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Portland Family Magazine
October 2003

Salmon Nation

I live with the forty-two-year absence and silence of Celilo Falls, much as an orphan lives hearing of the kindness and greatness of his or her mother, writes Elizabeth Woody in her essay "Recalling Celilo." When The Dalles Dam was built on the Columbia in 1957, Celilo Falls flooded, wiping out a way of life that had existed for thousands of years. In the spring and summer, native peoples had traveled from all over the region to fish from scaffolding built above the falls. They cleaned and smoked the salmon, which provided them enough food for an entire winter.

In addition to a permanent village at Celilo, the area was an important trading and gathering center for many tribes. Festivals were held each spring to honor the first salmon caught, and to give thanks to the Salmon King, said to live in the Pacific.

Despite the disappearance of Celilo Falls, salmon continue to play a central role in local Native American culture. To share a piece of native Northwest life with the public, the Columbia River Inter-Tribal Fish Commission, a new partner in this year's Salmon Festival, will host Wy-Kan-Ush-Pum Village above the shores of the Sandy. (Wy-Kan-Ush-Pum means "salmon people" in the native Sahaptin language of many Columbia Basin Indian tribes.)

A cluster of teepees will serve as a backdrop for traditional activities such as storytelling and nature tours, beadwork and net tying, all of which will illustrate the special relationship between salmon and the treaty fishing tribes of the Columbia Basin. Visitors will be encouraged to join drummers and dancers who will teach centuries-old songs.

Jeremy Five Crows, with the Columbia River Inter-Tribal Fish Commission, says that members of the Yakima, Umatilla, Nez Perce, Warm Springs, and Lakota, as well as local tribes, will be involved in the festival. The whole idea of putting the village together is to make it participatory. Visitors can sit and play the drum. There will be some tribal regalia to try on. You can learn different dance steps, Five Crows says. Native American artists will exhibit their work at Wy-Kan-Ush-Pum, and salmon and fry bread will be sold. In addition, Nez Perce appaloosa horses will be on display.

Another new partner in the festival is Ecotrust, a local group dedicated to honoring and preserving the unique environment of the Pacific Northwest. They have coined the term Salmon Nation to refer to the geographic area from Alaska to California, where salmon live, spawn and die. I think it's a very clever way of looking at watersheds, says Metro's Ron Klein. We all live in the Salmon Nation.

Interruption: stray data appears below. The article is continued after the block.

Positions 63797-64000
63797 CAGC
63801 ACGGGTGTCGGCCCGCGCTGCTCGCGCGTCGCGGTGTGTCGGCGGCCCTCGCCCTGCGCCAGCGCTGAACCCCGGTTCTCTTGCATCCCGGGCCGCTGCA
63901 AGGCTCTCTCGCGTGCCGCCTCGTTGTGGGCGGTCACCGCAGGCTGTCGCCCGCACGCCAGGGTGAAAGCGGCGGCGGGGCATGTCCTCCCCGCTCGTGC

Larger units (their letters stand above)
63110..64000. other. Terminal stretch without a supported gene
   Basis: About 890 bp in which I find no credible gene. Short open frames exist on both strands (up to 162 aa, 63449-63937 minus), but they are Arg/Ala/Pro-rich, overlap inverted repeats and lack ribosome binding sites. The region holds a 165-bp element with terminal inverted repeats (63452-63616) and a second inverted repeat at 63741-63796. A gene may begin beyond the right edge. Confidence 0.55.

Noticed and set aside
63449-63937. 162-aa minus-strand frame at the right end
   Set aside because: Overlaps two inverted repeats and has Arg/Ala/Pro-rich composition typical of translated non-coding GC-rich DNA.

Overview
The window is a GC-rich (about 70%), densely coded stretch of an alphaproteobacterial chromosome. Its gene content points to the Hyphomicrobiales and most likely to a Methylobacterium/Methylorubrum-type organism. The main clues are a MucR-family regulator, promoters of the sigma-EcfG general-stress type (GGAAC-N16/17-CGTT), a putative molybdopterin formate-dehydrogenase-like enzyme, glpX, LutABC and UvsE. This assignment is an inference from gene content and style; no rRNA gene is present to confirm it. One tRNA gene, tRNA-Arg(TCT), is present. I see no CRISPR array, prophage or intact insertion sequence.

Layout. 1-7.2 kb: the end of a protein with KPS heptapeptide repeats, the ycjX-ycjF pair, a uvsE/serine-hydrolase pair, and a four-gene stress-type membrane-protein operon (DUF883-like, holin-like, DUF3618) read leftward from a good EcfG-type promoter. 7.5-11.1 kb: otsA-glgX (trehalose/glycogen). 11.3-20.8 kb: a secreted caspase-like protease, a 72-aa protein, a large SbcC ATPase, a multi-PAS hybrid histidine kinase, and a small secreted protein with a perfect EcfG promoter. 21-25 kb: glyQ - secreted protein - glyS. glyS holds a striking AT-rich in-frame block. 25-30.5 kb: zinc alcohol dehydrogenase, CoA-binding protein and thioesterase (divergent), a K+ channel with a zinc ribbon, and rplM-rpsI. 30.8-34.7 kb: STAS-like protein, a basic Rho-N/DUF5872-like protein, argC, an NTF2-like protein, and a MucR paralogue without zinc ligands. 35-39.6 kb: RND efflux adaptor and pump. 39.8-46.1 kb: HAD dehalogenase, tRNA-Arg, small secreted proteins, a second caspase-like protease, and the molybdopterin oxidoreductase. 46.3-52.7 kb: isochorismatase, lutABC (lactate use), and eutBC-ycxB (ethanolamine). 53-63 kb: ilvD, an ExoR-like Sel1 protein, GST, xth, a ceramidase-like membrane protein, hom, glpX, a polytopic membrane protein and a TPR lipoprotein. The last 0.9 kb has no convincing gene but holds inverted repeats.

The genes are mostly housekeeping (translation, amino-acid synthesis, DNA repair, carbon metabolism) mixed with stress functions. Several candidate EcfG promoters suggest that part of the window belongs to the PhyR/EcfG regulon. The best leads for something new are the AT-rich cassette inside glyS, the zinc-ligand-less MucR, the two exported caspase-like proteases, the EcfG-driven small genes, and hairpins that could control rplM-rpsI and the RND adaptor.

The mission of Salmon Nation is to promote a sense of place and stewardship among the citizens of the region. Their website welcomes you to a community of stewards, of conscious consumers, of caretakers, of citizens. (See www.salmonnation.com.) Thus far, Ecotrust and Salmon Nation have produced a flier on wild and farmed salmon distributed to thousands of Oregonians, published a compilation of essays on salmon titled Salmon Nation: People, Fish, and Our Common Home, and launched various educational programs.

At the Salmon Festival, Salmon Nation will host a Welcome Center where visitors can pick up a festival passport and learn how to become Salmon Nation citizens. They will also host an interactive watershed mapping station, where families can identify the watershed in which they live.

Farm vs. wild

In the Pacific Northwest, where people frequently eat salmon once or twice a week, consumers are becoming increasingly concerned about the levels of PCBs (poly-chlorinated biphenyls, linked with cancer) in farm-raised fish. Farmed fish eat pellets made from mackerel and anchovies, which collect PCBs from ocean waters. Some early studies have shown that farm-raised salmon do indeed have higher levels of PCBs than wild. Scientists also predict that, with salmon farming consuming 80 percent of the world's fish oil, the supply will be depleted in as few as 10 years.

There are also problems associated with the farms themselves. According to a federal study cited in The Oregonian, a large salmon farm produces as much waste as a city of 65,000 people. Salmon raised in pens experience more stress, are more likely to develop cataracts, and frequently have deformed spines.

At the Salmon Festival, wild salmon and fish from the Young's Bay hatchery at the mouth of the Columbia are served. Klein says, We encourage people to be aware of what they're eating and where the fish comes from, and to support the local fishing industry.

Recommended Reading: Salmon Nation: People, Fish and Our Common Home (OSU Press) — Salmon issues & restoration efforts.

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